Innovative Kiwi drone technology company Dotterel Technologies is geared for growth, focusing on commercial applications of its products.
The company has announced an oversubscribed capital raising round, the appointment of a new director and a partnership with the Massachusetts Institute of Technology (MIT).
The capital raising, led by Sydney‐based venture capitalists and tech start‐up specialists, Jelix Ventures, raised NZ$1.06 million and attracted investors from the US, Australia and New Zealand. The oversubscription follows an NZ$500,000 funding round last year.
Dotterel has pioneered innovative noise reduction technology and clean audio recording solutions for drones and has wide commercial applications, including in the security and screen industry sectors.
Co‐founder Shaun Edlin says the new capital will be used to drive its IP strategy, product and business development, as well as recruitment of key staff.
“We’re developing the next iteration of products to showcase to key potential clients,” Edlin says.
“We are still in the early stage of commercialisation but we have several high profile commercial projects underway and we’re confident we will have some exciting news to impart to the market next year.”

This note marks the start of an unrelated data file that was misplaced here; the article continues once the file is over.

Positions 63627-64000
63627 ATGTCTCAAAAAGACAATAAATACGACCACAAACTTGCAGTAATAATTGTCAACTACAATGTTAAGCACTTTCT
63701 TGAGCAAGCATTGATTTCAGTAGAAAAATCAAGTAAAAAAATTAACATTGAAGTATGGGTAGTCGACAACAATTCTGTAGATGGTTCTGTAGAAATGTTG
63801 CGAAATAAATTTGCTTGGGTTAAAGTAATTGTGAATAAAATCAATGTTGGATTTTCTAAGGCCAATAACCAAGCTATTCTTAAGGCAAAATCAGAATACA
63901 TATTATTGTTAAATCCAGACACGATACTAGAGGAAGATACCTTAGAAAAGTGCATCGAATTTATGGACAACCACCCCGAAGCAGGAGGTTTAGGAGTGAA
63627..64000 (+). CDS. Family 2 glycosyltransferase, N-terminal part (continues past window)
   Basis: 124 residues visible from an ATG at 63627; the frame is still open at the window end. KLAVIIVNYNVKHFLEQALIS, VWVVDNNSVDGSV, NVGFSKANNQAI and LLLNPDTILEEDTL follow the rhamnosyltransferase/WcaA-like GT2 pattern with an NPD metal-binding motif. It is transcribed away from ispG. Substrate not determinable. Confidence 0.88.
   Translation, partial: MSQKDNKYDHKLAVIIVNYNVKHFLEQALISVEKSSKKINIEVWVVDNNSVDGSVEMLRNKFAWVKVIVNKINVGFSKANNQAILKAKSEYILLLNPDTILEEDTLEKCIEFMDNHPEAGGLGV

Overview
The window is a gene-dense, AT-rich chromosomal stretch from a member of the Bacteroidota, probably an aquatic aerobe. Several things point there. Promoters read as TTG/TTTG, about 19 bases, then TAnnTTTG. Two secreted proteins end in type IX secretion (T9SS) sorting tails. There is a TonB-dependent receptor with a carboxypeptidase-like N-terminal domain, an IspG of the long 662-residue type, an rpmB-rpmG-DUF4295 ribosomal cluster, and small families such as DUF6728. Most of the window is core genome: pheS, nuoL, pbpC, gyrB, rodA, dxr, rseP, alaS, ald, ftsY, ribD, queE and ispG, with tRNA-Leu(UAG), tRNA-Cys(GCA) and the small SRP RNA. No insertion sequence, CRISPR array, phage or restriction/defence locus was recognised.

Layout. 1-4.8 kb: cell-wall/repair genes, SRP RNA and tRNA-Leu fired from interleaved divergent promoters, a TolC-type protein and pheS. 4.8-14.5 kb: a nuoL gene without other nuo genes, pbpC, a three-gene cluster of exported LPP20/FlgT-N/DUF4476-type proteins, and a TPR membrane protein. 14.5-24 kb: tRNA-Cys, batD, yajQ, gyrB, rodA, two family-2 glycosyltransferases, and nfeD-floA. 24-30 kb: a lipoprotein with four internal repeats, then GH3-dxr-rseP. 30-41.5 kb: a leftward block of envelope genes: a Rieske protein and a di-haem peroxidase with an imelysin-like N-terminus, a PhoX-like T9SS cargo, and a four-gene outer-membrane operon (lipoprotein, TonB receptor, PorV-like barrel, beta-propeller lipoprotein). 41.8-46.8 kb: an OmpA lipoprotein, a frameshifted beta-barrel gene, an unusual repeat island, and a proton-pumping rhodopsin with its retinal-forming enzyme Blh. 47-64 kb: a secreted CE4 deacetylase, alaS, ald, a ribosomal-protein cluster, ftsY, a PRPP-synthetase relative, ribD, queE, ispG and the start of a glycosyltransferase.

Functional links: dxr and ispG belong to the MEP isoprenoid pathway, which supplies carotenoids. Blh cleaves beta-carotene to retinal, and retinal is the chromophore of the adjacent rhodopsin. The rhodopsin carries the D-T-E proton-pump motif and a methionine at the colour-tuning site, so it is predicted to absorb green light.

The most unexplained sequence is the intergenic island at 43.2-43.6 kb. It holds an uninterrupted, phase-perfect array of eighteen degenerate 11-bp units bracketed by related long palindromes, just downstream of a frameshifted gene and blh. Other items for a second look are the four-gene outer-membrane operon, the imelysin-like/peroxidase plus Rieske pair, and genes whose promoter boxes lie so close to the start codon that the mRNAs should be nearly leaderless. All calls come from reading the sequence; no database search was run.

Dotterel has also attracted top executive, angel investor and tech start‐up mentor Ian Davis to serve on its Board as a director.
Also on the Board are Dr Sean Simpson, founder of biofuels giant LanzaTech, and Brett O’Riley, former ATEED chief executive.
Among the new investors who participated in the capital raising are K1W1, University of Auckland’s Inventors Fund and David Weekly, a prominent US expert and investor in drone companies.
“Having investors such as Jelix and Weekly onboard is great for Dotterel, as it raises our visibility and credibility in the important Australian and US markets,” says Edlin.
“Getting Ian Davis is also a small coup for us as it will extend our capability in terms of governance and leadership, as well as increasing our standing in the market.”
The company has also partnered with MIT, which is now funding the placement of top aerospace students at the company as interns, a development which Edlin says will deliver long‐term benefits.
“These are the top students who are turning down opportunities at Lockheed Martin to come and work with us,” Edlin adds.
“They’re getting the opportunity to assist on R&D projects where they are engaging in some of our leading‐edge, blue sky research that will eventually lead to our next iteration of products.
“It’s an exciting time for Dotterel right now as we’re first to market with our noise reduction and safety shroud technology and we aim to enter commercial arrangements with big players in our markets in the next year.”